Reading Recommendations: Spoken From the Heart, Laura Bush
Born in the boom and bust oil town of Midland, TX, Laura Welch grew up as an only child in a family that lost three babies to miscarriage or infant death. She vividly evokes Midland's brash, rugged culture, her close relationships with her father, and the bonds of early friendships that sustain her to this day. For the first time, in heart rendering detail, she writes about the devastating high school car accident that left her friend Mike Douglas dead and about her years of unspoken grief.
When Laura Welch first left West Texas in 1964, she never imagined that her journey would lead her to the world stage and the White House. After graduating from Southern Methodist University in 1968, in the thick of student rebellions across the country and at the dawn of the women's movement, she became an elementary school teacher, working in inner-city schools, then trained to be a librarian. At age thirty, she met George W. Bush, whom she had last passed in the hallway in seventh grade. Three months later the "old maid" of Midland married Midland's most "eligible bachelor."
With rare intimacy and candor, Laura Bush writes about her early married life as she was thrust into one of America's most prominent political families, as well as her deep longing for children and her husband's decision to give up drinking. By 1993, she found herself in the full glare of the political spotlight. But just as her husband won the Texas governorship in a stunning upset victory, her father, Harold Welch, was dying in Midland.
In 2001, after one of the closest elections in American history, Laura Bush moved into the White House. Here she captures presidential life in the harrowing days and weeks after 9-11 and so much more. The rest is history. This book covers a multitude of events, many I hate leaving out here.
Laura Bush is an exceptional woman living in an exceptional time. Her book would make a wonderful addition to one's private library.
As You Were
The sign up sheet for door gunners was posted in the hallway, much as if the 2-224th battalion were looking for volunteers for their softball team. The first time Miranda Summers saw it, the sheet was empty, and she passed by without adding her name. Not that she was not interested, in fact, she found herself intrigued by the prospect of riding shotgun in a Black Hawk helicopter. She just didn't think that as a woman she was allowed to be a door gunner. Female soldiers were strictly forbidden from combat roles in the armed forces, and Miranda figured all the slots would be filled by the young gung-ho guys in the unit, eager to get up in the air.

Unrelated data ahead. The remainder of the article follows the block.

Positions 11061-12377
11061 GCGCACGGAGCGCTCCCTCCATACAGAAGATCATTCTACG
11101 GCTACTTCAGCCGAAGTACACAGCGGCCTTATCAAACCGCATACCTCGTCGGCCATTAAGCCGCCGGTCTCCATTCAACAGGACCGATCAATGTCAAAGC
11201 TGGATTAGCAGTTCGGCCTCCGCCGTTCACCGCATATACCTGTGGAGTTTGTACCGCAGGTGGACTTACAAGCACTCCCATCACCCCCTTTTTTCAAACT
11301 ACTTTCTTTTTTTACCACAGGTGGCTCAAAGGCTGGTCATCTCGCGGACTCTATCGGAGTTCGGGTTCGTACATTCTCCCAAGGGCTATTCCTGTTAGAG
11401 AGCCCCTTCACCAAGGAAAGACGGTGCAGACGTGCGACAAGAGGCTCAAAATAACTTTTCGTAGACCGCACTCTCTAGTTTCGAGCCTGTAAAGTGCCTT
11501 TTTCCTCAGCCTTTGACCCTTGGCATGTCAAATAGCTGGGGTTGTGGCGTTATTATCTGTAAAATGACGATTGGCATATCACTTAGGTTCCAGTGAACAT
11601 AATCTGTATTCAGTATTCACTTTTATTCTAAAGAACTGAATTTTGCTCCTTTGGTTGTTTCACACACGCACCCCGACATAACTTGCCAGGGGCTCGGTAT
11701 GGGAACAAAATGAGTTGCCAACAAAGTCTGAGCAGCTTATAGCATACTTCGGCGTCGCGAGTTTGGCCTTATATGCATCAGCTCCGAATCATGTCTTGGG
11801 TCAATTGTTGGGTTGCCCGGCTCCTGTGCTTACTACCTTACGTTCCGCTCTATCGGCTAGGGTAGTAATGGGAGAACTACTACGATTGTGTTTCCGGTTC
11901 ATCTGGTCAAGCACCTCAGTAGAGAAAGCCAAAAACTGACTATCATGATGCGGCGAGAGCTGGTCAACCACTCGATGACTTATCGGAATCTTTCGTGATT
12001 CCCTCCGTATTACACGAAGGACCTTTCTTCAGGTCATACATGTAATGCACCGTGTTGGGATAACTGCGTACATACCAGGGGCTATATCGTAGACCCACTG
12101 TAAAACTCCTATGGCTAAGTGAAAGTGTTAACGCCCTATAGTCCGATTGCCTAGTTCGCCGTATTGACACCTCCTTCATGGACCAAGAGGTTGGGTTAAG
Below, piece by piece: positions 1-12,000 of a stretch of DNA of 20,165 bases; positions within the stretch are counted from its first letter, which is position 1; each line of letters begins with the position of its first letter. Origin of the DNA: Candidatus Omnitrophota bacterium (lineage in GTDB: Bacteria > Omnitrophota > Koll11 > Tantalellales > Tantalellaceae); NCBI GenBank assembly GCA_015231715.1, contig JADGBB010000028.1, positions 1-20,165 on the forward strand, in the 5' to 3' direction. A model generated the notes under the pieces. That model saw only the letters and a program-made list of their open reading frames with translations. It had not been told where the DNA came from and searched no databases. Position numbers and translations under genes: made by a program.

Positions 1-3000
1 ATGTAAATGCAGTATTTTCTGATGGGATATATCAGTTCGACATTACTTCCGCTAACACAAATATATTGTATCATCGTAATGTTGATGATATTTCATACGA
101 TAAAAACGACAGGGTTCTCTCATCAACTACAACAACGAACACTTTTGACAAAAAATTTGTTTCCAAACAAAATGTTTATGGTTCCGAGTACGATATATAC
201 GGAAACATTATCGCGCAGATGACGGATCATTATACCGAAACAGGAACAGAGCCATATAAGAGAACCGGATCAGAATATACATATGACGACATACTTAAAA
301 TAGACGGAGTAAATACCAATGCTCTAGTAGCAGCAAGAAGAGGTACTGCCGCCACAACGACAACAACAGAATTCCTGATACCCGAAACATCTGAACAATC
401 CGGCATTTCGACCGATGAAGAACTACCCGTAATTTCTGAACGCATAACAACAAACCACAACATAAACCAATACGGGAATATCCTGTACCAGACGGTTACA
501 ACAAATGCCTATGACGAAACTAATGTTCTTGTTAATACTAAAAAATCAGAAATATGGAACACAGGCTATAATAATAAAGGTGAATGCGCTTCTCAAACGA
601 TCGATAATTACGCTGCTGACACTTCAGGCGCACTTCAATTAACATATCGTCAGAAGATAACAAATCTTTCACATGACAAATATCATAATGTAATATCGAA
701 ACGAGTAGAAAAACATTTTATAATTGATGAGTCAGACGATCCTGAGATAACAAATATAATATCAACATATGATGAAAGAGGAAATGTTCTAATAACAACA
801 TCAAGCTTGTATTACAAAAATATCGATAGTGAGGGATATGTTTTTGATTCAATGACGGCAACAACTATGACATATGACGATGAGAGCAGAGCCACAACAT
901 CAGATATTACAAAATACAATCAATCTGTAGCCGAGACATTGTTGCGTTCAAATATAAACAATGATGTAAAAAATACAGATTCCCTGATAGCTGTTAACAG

But her hesitation also grew from the knowledge that by signing it, she'd be guaranteed to see war unfiltered instead of from the safe distance her rear-echelou supply clerk job provided. No longer would she be the college sorority gild who sneaked off campus one weekend a month to drill with her National Guard unit. She'd be a full fledged member of the U.S. Armed Forces in Iraq, who might be fired upon and ordered to fire back. She wasn't sure she was ready for that.
In As You Were, Washington Post reporter Christian Davenport follows members of the 2-224th from their sudden call-up and deployment, through a year of arduous and at times harrowing service in some of Iraq's hottest war zones, to their return home, where they face new battles in their struggle to resume their lives after combat.
In addition to Miranda, we meet other characters such as Ray, a grandfather and Vietnam veteran, Kate, a medic, Craig, Mark and others. What emerges most powerfully is the citizen soldier's clear awareness of their dual status and their tension between love for the military life and think their desire to fit into a society that has never been so divorced from the military, or the war it is fighting.
See you at Ryl;ander!
, To War and Back With the Black Hawk Battalion of the Virginia National Guard, Christian Davenport